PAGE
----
|Publication number||US3136829 A|
|Publication date||Jun 9, 1964|
|Filing date||Nov 9, 1959|
|Priority date||Nov 9, 1959|
|Publication number||US 3136829 A, US 3136829A, US-A-3136829, US3136829 A, US3136829A|
|Inventors||Roy P Skerritt|
|Original Assignee||Roy P Skerritt|
|Export Citation||BiBTeX, EndNote, RefMan|
|Patent Citations (13), Referenced by (18), Classifications (10)|
|External Links: USPTO, USPTO Assignment, Espacenet|
June 9, 1964 R. P. sKERRlTT HORIZONTAL-AIR-FLOW HUMIDIF'IER 5 Sheets-Sheet l Filed NOV. 9, 1959 INVENTOR. foy/QJn/f/f/P/rr BY 4. M. .F O Ill m 4) W.. 6 fw d. lll o 0 Z Mtv 4J n w 0 JM 3 Ul m 4d 'I mf/M. 4 4
June 9, 1964 R. P. sKl-:RRn-T HORIZONTAL-AIR-FLOW HUMIDIF'IER 5 Sheets-Sheet 3 Filed NOV. 9, 1959 m; mm
United States Patent M' ce 3,136,829 HORIZONTAL-AIR-FLOW HUMIDIFIER Roy P. Skerritt, 18411 Inirster Road, Livonia, Mich. Filed Nov. 9, 1959, Ser. No. 851,922 3 Claims. (Cl. 26h-11M) This invention relates to humidifiers and, in particular, to humidifiers installed in heating and/ or Ventilating systems.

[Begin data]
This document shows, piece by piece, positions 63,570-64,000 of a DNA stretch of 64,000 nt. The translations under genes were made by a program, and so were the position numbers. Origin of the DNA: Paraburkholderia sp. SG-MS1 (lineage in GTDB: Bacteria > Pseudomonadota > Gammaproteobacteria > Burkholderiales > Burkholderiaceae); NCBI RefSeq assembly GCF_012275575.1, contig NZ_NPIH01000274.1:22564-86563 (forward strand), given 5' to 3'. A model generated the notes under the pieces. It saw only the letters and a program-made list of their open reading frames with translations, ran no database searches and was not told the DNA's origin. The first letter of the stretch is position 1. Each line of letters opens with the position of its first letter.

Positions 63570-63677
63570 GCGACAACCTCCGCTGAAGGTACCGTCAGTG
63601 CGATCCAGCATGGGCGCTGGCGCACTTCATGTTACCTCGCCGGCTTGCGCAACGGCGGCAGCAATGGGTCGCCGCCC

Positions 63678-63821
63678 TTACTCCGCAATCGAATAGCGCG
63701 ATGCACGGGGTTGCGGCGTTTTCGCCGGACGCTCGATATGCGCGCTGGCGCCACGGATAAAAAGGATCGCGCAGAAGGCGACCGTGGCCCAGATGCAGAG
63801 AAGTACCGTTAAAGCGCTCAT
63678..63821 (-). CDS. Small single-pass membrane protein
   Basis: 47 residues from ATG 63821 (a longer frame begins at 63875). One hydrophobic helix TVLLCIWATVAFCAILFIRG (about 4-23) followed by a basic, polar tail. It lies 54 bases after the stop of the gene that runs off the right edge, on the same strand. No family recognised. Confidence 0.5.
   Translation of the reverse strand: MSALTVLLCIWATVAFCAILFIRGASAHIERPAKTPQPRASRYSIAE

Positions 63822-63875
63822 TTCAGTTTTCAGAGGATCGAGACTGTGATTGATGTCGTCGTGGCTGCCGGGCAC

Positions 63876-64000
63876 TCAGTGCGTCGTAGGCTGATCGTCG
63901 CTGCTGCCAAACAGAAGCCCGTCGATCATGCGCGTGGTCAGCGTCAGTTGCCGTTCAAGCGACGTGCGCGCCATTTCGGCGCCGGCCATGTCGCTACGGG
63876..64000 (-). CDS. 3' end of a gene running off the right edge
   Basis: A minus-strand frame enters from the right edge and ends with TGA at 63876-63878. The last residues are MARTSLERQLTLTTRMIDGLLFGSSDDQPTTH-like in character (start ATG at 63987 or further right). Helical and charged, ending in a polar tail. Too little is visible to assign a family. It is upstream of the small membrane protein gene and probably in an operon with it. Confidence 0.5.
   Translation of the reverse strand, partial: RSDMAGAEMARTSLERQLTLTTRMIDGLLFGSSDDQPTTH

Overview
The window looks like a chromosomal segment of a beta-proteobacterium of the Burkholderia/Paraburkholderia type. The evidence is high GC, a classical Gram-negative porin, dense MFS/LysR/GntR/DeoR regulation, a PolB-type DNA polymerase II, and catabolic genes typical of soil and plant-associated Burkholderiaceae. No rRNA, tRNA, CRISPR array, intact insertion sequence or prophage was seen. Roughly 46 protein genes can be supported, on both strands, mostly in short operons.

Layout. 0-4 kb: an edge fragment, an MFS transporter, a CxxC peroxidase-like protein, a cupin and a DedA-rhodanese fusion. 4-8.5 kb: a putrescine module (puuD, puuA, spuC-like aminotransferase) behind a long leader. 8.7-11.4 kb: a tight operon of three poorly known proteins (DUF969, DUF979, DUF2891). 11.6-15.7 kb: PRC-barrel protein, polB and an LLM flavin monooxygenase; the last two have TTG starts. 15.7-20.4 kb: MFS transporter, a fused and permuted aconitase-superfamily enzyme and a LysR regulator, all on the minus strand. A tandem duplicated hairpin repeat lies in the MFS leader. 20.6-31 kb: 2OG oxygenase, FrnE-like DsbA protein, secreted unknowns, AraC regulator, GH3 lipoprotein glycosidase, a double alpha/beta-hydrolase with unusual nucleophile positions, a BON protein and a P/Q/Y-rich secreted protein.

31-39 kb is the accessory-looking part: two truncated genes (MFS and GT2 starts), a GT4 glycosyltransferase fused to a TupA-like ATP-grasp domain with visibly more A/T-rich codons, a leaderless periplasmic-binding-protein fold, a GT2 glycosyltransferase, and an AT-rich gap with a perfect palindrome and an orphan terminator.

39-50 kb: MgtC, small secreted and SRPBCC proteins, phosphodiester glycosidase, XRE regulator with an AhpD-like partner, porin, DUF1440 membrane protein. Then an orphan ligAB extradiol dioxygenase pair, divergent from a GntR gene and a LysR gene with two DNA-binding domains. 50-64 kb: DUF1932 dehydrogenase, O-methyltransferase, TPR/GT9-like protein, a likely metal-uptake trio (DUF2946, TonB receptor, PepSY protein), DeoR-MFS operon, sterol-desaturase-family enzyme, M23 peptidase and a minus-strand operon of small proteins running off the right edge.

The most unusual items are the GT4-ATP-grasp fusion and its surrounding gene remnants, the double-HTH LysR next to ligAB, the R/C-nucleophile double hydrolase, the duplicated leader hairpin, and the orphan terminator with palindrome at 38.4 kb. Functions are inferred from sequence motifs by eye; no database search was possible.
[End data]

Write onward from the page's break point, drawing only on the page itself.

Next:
Hitherto, humidifiers installed in heating and/ or Ventilating systems have been usually of inadequate humiditying capacity to properly hurnidify the space intended to be humidified. The principal reason for this inadequacy lay in the fact that it was impossible or impractical to mount a sufficient number of humidifying plates or other humidifying structures within a heater or heating duct of sufficient area to provide an adequate rate and volume of evaporation of water to properly humidify the heated space, more especially since these humidifying plates were mounted vertically in spaced parallel relationship. The humidifying action of prior humidifiers has been further hampered by the fact that most of them operate on 'the principle of the upfiow of water by capillary attraction through a porous humidifier plate or sheet, with the result that lime deposited from the water under the action of heat upon hard water has clogged the pores in these plates or sheets and consequently at first slowed down and eventually terminated the humidifying action by blocking the upward flow of water.